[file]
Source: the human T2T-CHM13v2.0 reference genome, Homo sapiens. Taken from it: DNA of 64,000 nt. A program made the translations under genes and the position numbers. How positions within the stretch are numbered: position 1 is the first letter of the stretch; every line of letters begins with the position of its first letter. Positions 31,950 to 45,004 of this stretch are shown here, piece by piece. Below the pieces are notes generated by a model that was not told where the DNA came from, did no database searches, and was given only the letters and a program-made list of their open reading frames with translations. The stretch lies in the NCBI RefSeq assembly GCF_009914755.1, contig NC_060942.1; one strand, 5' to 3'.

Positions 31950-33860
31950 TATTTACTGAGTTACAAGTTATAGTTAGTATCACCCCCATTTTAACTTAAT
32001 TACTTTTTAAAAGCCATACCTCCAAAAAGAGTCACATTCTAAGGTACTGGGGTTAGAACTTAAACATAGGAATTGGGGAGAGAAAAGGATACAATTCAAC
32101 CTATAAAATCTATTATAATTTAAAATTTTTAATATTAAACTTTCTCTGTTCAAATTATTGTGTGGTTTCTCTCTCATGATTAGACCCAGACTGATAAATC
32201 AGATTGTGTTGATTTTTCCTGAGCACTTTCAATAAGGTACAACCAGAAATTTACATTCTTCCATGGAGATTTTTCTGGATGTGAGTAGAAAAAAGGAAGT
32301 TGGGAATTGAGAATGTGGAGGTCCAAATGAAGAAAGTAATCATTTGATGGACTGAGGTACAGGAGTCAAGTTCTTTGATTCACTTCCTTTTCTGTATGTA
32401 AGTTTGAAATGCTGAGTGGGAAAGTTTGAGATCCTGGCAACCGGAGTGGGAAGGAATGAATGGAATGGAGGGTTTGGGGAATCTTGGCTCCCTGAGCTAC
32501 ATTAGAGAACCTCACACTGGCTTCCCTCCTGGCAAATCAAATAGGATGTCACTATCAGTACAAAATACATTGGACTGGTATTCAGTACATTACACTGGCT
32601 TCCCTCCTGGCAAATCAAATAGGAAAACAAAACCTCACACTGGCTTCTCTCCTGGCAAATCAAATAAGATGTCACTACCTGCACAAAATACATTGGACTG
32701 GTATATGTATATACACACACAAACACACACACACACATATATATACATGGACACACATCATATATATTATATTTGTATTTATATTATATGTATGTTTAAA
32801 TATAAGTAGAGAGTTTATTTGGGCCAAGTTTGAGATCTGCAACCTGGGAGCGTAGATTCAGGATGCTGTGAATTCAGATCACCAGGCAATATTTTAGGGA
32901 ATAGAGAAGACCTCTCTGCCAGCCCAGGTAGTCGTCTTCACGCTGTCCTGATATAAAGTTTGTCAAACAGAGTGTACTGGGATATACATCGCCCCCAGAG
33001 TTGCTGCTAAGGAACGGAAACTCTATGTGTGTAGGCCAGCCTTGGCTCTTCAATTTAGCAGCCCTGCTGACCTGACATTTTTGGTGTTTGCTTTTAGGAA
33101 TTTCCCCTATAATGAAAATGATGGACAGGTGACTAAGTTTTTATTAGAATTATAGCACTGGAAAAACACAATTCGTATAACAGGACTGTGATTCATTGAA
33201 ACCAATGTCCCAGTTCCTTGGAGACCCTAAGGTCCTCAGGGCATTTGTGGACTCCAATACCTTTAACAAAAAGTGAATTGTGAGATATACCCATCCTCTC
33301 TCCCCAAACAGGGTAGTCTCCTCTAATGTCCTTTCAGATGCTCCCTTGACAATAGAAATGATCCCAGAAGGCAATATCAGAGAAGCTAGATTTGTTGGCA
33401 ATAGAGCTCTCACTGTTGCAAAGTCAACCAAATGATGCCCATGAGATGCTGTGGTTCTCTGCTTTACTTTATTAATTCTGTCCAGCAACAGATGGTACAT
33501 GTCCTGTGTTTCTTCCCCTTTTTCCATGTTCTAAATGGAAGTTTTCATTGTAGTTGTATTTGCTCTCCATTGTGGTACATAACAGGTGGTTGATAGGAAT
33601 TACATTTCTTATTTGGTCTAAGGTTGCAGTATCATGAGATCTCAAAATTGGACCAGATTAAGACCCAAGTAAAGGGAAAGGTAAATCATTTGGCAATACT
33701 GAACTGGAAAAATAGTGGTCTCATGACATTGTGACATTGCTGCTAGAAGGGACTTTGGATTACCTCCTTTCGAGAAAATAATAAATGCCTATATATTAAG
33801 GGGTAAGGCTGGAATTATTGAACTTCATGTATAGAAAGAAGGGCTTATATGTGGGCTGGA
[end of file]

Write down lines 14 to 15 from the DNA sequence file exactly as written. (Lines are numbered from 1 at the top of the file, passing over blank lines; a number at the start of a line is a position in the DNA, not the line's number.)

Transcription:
33001 TTGCTGCTAAGGAACGGAAACTCTATGTGTGTAGGCCAGCCTTGGCTCTTCAATTTAGCAGCCCTGCTGACCTGACATTTTTGGTGTTTGCTTTTAGGAA
33101 TTTCCCCTATAATGAAAATGATGGACAGGTGACTAAGTTTTTATTAGAATTATAGCACTGGAAAAACACAATTCGTATAACAGGACTGTGATTCATTGAA